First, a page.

Tiger Cubs SparringNews

When the Risk is High

Every day we are grateful for your tremendous support for our anti-poaching patrols, especially with so many other challenges facing us all these days. Your help and generosity not only helped us to increase to quadruple patrolling throughout the 2023 monsoon period, peak poaching season, it has helped us to achieve triple patrolling in the 5 months since. As a small charity, we rely heavily on individual donors like you to deliver the essential services which help us to keep wild tigers safe. As a result, your donations are essential to ensuring that we can provide the best protection we can for the growing wild tiger and cub population.

Conflict and Deaths are still on the Increase

As previously reported, the results of the 2022 Tiger Census were announced in July 2023, and confirmed that India has three-quarters of the world’s global wild tiger population – 3167 wild tigers (785 of which are in Madhya Pradesh). The wild tiger population in Bandhavgarh has quadrupled from 37 in 2010, when our efforts to give them a wild future commenced. A massive success story which we couldn’t have achieved without your help!

With these increases, the risk of poaching, tiger-tiger conflict and human-tiger conflict also increases, as wild tigers need more habitat and more protection. This is our new daily challenge and it has been keeping us very busy for the last year and possibly even last two years. The number of wild tigers dying across the whole of India has been at a new 15 year record level in 2023 (181 reported deaths – 150% of 2022 figure)! The death toll for 2024 already stands at 25 with 4 of the deaths due to tiger-tiger conflict in Bandhavgarh! It is taking everything we have to keep wild tigers safe now! As wild tiger numbers grow, there will always be an increase in the number of natural deaths because more wild tigers need more wild space, and fights for territory become more frequent. This is the lore of the jungle and is something which is hard to curb without forest expansion or forest improvement schemes. We continue to work behind the scenes on forest rehabilitation initiatives, but launching such a large project during a cost-of-living crisis brings with it a significant fundraising challenge too. We are currently researching funding options which will make it possible to start this long term habitat restoration and expansion project. Meanwhile, we are working to improve the existing wild tiger habitat to try to reduce both human-wildlife and tiger-tiger conflict through our waterholes project and a new initiative to reduce human-wildlife conflict which has been trialled in the Sundarbans to reduce tigers entering the villages at night in search of prey. Enhancing protection for the wild tigers and their habitat ensures that more cubs are surviving, which means more protection is needed and importantly the number of wild tigers will exceed the carrying capacity of their current habitat. At this point we have reached a critical impasse in both human-wildlife and tiger-tiger conflict.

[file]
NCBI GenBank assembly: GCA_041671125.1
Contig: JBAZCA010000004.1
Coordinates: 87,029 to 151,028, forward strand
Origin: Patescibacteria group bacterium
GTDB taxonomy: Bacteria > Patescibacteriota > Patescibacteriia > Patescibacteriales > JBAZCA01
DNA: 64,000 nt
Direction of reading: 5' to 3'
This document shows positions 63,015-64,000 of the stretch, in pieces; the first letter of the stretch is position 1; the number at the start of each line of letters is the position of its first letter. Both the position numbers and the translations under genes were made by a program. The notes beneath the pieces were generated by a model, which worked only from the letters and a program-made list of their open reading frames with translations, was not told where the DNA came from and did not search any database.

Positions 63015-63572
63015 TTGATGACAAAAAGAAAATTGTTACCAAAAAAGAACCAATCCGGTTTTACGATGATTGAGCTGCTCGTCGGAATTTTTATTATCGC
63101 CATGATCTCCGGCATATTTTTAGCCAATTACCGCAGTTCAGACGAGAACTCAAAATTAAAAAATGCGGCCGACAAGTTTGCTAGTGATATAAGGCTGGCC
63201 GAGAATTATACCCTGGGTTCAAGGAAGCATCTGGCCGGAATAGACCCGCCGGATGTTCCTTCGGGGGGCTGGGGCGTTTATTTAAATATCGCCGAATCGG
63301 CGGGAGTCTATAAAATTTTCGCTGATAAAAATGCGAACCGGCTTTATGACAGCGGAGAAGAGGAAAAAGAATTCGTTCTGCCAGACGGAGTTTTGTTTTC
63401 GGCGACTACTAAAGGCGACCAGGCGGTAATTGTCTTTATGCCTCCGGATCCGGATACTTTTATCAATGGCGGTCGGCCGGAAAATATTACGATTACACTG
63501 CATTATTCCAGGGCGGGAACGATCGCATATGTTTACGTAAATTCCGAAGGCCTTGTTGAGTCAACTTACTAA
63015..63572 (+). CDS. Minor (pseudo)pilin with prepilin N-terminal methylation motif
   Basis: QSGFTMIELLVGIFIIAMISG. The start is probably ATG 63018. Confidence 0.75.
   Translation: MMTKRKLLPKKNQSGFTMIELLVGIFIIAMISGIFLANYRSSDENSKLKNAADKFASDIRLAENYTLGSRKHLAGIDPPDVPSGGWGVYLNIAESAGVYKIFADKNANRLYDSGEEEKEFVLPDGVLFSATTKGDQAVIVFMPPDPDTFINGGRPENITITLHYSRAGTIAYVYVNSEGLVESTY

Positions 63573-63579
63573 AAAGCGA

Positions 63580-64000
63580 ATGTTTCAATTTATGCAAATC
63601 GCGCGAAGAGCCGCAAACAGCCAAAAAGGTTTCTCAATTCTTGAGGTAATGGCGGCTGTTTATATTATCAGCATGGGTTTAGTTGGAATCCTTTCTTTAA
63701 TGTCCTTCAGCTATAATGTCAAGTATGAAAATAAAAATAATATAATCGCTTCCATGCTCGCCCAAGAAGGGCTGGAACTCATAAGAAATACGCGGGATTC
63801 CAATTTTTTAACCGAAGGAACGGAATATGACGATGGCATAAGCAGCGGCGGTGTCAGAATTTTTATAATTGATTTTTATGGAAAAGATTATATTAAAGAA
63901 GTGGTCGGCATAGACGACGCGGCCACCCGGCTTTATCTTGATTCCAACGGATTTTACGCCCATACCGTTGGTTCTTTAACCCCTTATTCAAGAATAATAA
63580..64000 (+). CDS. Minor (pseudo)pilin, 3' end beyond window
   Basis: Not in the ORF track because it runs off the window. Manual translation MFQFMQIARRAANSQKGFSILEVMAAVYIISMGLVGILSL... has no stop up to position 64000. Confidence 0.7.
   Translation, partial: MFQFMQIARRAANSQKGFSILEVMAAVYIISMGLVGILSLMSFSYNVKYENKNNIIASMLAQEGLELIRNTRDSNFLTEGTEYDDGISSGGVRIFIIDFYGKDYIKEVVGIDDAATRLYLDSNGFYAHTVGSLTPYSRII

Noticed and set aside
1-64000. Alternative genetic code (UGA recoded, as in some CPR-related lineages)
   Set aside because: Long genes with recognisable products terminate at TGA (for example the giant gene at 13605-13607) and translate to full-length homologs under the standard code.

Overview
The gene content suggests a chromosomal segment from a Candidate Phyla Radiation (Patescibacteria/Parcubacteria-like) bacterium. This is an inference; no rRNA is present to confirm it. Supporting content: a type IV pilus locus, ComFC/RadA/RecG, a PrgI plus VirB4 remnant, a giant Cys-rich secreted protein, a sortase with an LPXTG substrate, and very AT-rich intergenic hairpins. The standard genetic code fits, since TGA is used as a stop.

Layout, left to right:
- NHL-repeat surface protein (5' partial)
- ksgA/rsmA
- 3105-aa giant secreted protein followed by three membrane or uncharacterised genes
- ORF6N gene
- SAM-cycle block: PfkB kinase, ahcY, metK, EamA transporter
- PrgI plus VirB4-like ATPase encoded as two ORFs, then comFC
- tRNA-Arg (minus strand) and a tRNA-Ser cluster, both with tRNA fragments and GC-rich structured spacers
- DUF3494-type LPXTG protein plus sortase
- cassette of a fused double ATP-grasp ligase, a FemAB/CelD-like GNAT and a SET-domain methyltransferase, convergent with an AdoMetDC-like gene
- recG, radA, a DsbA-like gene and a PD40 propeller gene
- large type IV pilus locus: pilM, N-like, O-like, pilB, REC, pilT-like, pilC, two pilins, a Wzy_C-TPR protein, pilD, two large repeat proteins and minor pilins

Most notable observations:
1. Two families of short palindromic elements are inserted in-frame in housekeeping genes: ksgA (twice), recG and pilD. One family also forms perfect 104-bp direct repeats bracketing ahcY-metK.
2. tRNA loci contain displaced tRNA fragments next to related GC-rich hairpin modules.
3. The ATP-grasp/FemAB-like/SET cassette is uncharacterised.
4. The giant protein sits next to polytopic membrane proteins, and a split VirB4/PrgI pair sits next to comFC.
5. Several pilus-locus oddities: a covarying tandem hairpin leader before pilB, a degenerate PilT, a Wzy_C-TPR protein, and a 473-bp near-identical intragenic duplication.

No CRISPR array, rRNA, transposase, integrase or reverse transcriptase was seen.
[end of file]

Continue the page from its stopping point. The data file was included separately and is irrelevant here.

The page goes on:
Thankfully, our patrolling has kept unnatural wild tiger deaths at bay in Bandhavgarh, but we cannot afford to let down our guard as poachers are always lurking and seeking opportunities to strike. Your kind donations and a grant we received from Tiger Awareness has enabled us to fund increased patrolling into April 2024. We’re hoping that our supporters who receive GlobalGiving gift cards will also choose to help our anti-poaching patrols to keep wild tigers safe throughout the upcoming drought season and beyond.